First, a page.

Are we really already moving into the second month of 2010? I haven’t even had a chance to tell you about my New Year’s Resolution. I sat down at the coffee table at Mike’s house on New Year’s Day, hungover and sipping on strong coffee (which is something I never drink so that in itself is an indication I was hungover). We decided to make our resolutions. We limited ourselves to 5. Among the normal goals of eating better and exercising more I threw a bolder one out there into the mix.
I vow to not buy any brand new clothes in the entire year of 2010.
Okay, so there are a few exceptions to this rule. Like underwear. I’m sorry but I’m just not going to buy used underwear at the Goodwill…ewwww! Pajamas might be another one of those things that can make it on the exception list and any other very specialized or intimate items. But the idea is to be mindful about what I buy, to not consume in a neglectful matter, and to only indulge in fashion that does not create more in this world but is rather something still in the cycle of existence, searching for a new home. There are plenty of great fashions at thrift stores and consignment shops and it is my goal to change the world one consumer at a time.
So how have I fared in the first month? Well I bought two brand new things. One of them falls into the pajama category so I am forgiven. The other, well it was a pair of really cute cargo pants on sale for $6 at Kohl’s and I must go to confession and say 100 Hail Mary’s and whip myself 20 times a day for the rest of the year. Actually, instead of doing something so useless and brutal as this I will just dedicate this year to my cause…the first manifestation of my cause will be a very exciting event that will bring the news of green consumerism to many people in my local community. Details of this event will all be revealed shortly.
Anyway, I do have to tell you though that buying that one pair of pants did make me realize a few things.
One, they were made in Vietnam. Meaning some poor woman or child probably slaved away making thousands of them for pennies a day for them to be marked up at an incredible rate so that corporate America could get rich. And the carbon footprint that it took to fly them from Vietnam to be at my local Kohl’s store in San Luis Obispo was probably not worth it either. I wish I had exact numbers for these statistics which I hope to eventually have once I do further research and read the library’s worth of books I have sitting on my shelf about consumerism.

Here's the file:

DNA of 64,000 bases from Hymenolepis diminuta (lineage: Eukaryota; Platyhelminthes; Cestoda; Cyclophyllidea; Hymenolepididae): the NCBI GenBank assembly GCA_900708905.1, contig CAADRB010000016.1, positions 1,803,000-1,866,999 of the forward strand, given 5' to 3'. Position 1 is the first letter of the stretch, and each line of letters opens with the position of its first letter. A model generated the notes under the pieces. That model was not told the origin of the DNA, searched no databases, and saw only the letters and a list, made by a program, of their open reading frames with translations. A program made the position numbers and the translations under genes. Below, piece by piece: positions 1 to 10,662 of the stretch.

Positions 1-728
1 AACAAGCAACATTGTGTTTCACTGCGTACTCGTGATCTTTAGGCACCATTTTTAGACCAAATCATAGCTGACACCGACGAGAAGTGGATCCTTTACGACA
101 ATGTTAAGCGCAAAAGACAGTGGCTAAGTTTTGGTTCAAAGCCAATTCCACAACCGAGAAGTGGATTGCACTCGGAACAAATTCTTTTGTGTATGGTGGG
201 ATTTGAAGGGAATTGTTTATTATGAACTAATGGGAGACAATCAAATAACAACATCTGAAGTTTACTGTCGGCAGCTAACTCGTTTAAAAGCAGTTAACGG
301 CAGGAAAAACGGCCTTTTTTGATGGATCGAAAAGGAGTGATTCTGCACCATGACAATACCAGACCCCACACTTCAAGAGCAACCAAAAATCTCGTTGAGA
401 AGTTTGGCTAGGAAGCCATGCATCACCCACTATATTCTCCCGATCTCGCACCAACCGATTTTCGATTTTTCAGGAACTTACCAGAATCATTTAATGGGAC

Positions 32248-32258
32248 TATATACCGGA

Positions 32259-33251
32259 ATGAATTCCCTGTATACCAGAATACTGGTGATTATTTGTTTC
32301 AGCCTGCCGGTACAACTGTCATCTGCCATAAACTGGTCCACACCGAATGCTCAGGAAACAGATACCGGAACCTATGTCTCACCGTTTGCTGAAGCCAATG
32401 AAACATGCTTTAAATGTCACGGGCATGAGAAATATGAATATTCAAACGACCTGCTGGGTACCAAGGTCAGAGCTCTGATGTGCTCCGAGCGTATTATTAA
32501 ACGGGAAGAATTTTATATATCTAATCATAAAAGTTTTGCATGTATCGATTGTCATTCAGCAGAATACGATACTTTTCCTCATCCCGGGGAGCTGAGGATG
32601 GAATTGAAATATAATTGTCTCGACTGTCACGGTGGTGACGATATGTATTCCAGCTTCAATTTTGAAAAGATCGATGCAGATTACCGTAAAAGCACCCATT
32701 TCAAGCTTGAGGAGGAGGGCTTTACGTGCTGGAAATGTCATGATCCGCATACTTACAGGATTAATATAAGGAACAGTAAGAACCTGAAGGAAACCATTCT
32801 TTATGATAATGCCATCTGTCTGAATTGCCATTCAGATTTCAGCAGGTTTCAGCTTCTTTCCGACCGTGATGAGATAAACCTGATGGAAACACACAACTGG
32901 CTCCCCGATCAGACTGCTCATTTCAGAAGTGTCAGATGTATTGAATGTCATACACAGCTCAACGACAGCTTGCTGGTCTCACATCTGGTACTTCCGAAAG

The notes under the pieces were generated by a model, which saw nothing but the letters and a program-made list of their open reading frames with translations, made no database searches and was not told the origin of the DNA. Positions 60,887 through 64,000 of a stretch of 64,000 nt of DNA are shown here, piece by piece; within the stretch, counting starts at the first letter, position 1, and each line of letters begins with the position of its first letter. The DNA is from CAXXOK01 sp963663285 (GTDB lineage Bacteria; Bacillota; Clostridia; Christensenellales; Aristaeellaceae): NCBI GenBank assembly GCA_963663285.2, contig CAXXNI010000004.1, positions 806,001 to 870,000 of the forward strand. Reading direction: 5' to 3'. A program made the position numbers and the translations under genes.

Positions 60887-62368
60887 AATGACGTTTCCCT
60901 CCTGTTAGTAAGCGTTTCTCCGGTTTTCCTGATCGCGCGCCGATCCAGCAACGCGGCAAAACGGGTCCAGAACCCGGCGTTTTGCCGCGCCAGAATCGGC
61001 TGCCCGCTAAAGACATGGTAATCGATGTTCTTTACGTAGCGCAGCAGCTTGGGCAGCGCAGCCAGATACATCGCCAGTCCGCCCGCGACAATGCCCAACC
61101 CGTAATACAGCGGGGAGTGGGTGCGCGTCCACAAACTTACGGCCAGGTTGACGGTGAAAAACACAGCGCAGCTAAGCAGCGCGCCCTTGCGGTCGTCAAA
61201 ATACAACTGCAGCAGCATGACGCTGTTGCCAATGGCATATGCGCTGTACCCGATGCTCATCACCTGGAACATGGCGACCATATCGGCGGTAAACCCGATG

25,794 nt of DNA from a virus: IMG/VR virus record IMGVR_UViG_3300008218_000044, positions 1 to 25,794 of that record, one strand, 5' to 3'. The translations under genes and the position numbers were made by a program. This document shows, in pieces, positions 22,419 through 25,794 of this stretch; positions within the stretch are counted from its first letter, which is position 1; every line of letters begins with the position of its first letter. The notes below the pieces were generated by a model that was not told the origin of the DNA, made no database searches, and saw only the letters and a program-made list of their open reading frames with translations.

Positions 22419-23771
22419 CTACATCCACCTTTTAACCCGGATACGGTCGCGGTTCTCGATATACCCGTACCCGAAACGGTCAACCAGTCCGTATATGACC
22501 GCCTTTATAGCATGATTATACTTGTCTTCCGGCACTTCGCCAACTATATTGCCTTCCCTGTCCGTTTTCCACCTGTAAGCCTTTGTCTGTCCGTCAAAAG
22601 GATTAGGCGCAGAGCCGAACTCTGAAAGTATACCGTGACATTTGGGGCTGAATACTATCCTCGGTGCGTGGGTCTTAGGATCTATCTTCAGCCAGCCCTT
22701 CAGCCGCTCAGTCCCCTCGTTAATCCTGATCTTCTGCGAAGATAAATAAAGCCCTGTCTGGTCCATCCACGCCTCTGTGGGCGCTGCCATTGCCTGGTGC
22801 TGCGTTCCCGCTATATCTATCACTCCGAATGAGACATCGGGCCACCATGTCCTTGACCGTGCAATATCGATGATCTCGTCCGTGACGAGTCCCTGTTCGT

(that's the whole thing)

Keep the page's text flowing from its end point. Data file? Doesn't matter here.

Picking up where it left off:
Two, since I have owned these pants I have worn them multiple times a week so even though I did a shameful thing in supporting this consumer culture I did it mindfully. If I buy all of one brand new item a month, I believe it can be justified if it is something I know I will get good use out of. However, if it was just to sit in my closet gathering dust than I obviously was buying on an impulse and not due to the true appreciation of the fashion. This is a lesson to be learned…this is the idea behind mindful consumerism.
Three, I feel a little better that I bought them for only $6. Not only did I not waste my hard-to-come-by money on a pair of pants when I really have a plentiful number hanging in my closet, but corporate America probably didn’t make a huge profit either. This means my contribution to this psychopathic entity was minimal.
Even though I failed within the first month of the year, the resolution is not a complete failure. I mean how many times do people make a resolution and break it and make the same resolution once, twice, or multiple times over again. The fact that there is determination means there is consciousness of an important change. So I vow to continue being conscious and abiding by my resolution.
I challenge others to make this resolution (even thought it may be mid-year) and take the vow not to buy any brand new clothes for a year.